Afghanistan was the next most common country of origin for individual new asylum applications in 2018, with 107,500 claims lodged in 80 countries. As has been the case since 2016, Turkey received the most claims in 2018 with 53,000 registered. This was followed by Greece which received 11,800 claims – a significant increase on the 7,500 in 2017. A similar increase was seen in France, from 6,600 in 2017 to 10,300 in 2018. in contrast, there has been a sharp decline in Germany from 127,000 new claims in 2016 to 16,400 in 2017 and 9,900 in 2018. new Afghan claims for asylum were received in India (4,500), Austria (2,100), the United Kingdom (2,100), Pakistan (1,800), Switzerland (1,100), Bulgaria (1,100) and Belgium (1,000).
SYRIA - 106,200 asylum seekers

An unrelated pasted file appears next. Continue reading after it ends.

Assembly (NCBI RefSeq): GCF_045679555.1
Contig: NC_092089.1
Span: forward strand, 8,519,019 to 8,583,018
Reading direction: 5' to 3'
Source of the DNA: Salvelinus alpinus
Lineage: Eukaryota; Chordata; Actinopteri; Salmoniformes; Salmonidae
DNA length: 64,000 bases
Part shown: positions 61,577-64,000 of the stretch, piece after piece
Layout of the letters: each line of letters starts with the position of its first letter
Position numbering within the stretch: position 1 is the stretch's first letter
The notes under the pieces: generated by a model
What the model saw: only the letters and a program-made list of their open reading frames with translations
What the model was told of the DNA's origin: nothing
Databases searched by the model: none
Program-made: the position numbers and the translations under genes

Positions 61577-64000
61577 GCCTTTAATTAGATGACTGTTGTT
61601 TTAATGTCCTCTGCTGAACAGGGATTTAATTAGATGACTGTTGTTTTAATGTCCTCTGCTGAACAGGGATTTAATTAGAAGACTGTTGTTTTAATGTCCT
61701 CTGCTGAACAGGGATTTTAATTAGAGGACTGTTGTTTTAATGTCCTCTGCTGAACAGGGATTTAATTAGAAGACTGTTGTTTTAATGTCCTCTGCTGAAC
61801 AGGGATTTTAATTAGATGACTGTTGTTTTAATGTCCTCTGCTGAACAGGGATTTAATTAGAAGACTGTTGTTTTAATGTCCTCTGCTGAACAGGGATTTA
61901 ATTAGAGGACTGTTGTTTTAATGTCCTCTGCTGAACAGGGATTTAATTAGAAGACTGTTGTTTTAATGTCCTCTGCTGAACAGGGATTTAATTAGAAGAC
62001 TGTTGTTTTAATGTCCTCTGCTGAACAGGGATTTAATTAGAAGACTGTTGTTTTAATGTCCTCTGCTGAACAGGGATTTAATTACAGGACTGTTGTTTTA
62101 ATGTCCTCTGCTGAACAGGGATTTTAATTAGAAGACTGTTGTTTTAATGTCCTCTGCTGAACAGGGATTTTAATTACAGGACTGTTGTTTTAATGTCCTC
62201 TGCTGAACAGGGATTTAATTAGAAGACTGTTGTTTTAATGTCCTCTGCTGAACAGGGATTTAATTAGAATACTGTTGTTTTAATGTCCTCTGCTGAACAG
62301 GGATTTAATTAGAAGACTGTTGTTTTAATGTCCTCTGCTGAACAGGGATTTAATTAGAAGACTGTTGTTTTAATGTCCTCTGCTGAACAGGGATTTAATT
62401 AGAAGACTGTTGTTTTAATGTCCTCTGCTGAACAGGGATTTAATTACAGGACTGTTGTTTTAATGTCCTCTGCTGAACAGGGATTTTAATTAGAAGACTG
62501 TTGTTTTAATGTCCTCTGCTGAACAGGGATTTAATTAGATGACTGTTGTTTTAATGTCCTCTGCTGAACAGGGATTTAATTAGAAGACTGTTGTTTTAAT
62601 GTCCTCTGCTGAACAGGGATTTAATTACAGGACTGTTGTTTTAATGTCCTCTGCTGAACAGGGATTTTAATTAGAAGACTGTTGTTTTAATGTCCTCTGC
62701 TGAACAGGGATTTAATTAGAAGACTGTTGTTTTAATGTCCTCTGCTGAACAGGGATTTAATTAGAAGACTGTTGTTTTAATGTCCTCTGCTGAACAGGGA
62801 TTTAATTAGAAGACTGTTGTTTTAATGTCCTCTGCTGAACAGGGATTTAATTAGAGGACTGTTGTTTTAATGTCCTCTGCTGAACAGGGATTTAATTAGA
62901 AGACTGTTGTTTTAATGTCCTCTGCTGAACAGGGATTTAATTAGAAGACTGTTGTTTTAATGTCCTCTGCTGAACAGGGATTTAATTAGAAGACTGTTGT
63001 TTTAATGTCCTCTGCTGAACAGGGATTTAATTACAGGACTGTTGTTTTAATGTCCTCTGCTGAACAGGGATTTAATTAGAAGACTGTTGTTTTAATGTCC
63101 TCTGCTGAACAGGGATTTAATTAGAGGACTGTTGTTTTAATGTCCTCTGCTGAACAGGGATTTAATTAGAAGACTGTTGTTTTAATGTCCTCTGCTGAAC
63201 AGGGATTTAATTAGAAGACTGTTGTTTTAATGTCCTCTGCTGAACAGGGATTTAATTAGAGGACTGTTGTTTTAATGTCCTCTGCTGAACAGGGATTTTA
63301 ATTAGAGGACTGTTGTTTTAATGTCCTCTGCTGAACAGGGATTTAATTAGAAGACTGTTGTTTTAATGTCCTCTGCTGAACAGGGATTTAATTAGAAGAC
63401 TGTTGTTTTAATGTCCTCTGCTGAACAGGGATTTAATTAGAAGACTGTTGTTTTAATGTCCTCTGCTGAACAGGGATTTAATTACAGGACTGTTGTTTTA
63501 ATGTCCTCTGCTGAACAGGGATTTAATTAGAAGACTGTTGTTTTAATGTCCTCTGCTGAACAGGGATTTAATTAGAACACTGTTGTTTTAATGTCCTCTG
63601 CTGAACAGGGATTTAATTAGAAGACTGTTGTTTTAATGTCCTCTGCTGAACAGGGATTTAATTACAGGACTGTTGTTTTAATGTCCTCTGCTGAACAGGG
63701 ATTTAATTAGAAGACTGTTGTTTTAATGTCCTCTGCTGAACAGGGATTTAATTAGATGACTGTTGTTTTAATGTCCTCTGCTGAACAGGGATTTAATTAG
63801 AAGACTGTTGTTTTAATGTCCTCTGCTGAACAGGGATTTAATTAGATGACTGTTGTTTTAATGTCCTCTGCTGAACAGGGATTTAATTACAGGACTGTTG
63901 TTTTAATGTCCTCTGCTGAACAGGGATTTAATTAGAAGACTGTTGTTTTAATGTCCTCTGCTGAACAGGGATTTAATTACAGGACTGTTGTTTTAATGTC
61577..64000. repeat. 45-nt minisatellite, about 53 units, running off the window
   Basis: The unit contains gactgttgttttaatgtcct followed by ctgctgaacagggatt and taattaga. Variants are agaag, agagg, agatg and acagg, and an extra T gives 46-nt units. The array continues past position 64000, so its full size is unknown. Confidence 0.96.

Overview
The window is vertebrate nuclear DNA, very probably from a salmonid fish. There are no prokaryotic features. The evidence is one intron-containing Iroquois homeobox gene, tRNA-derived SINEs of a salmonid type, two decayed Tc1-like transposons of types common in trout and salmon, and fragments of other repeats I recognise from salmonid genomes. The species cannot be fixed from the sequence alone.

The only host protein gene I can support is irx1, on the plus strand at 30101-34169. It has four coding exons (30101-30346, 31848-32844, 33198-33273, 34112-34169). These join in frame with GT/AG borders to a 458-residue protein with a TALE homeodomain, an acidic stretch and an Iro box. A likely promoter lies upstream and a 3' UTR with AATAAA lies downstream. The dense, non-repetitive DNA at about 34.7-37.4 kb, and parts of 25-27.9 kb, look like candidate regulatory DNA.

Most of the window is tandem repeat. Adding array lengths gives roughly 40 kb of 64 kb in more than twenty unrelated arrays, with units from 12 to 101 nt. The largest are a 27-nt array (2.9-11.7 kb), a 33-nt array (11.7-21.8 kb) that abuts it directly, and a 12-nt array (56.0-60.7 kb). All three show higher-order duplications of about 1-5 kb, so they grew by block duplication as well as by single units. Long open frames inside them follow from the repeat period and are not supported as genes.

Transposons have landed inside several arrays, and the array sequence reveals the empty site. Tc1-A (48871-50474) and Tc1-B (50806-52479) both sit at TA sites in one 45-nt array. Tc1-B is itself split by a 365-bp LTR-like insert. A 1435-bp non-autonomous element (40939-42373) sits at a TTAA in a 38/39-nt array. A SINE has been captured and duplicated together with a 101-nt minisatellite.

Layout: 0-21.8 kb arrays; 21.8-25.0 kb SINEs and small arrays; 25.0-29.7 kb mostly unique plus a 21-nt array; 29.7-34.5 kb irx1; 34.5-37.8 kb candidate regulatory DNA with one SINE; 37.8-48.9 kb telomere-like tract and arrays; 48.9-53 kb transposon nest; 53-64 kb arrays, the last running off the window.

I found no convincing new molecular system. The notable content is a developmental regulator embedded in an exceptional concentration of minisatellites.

Asylum claims from Syrians were the third most common, in contrast to previous years. There were 106,200 new claims in 2018, a quarter of the peak number of 409,900 lodged in 2015 and a small decline on the 117,100 submitted in 2017. The number of new individual claims is in addition to new arrivals in countries where Syrians receive prima facie or group recognition such as Jordan and Lebanon; or in Turkey, where they were granted protection under the Government’s Temporary Protection regime. excluding these countries, individual asylum claims from Syrians were lodged in 98 countries, mostly in Europe. Germany received the most claims with 44,200, followed by Greece (13,100). in addition, the United Arab emirates (7,200), France (5,000), Austria (3,300), the Netherlands (3,000), Spain (2,900), Belgium (2,800), Sweden (2,500), Saudi Arabia (2,200) and Albania (2,100) all received large numbers of claims for asylum from Syrians.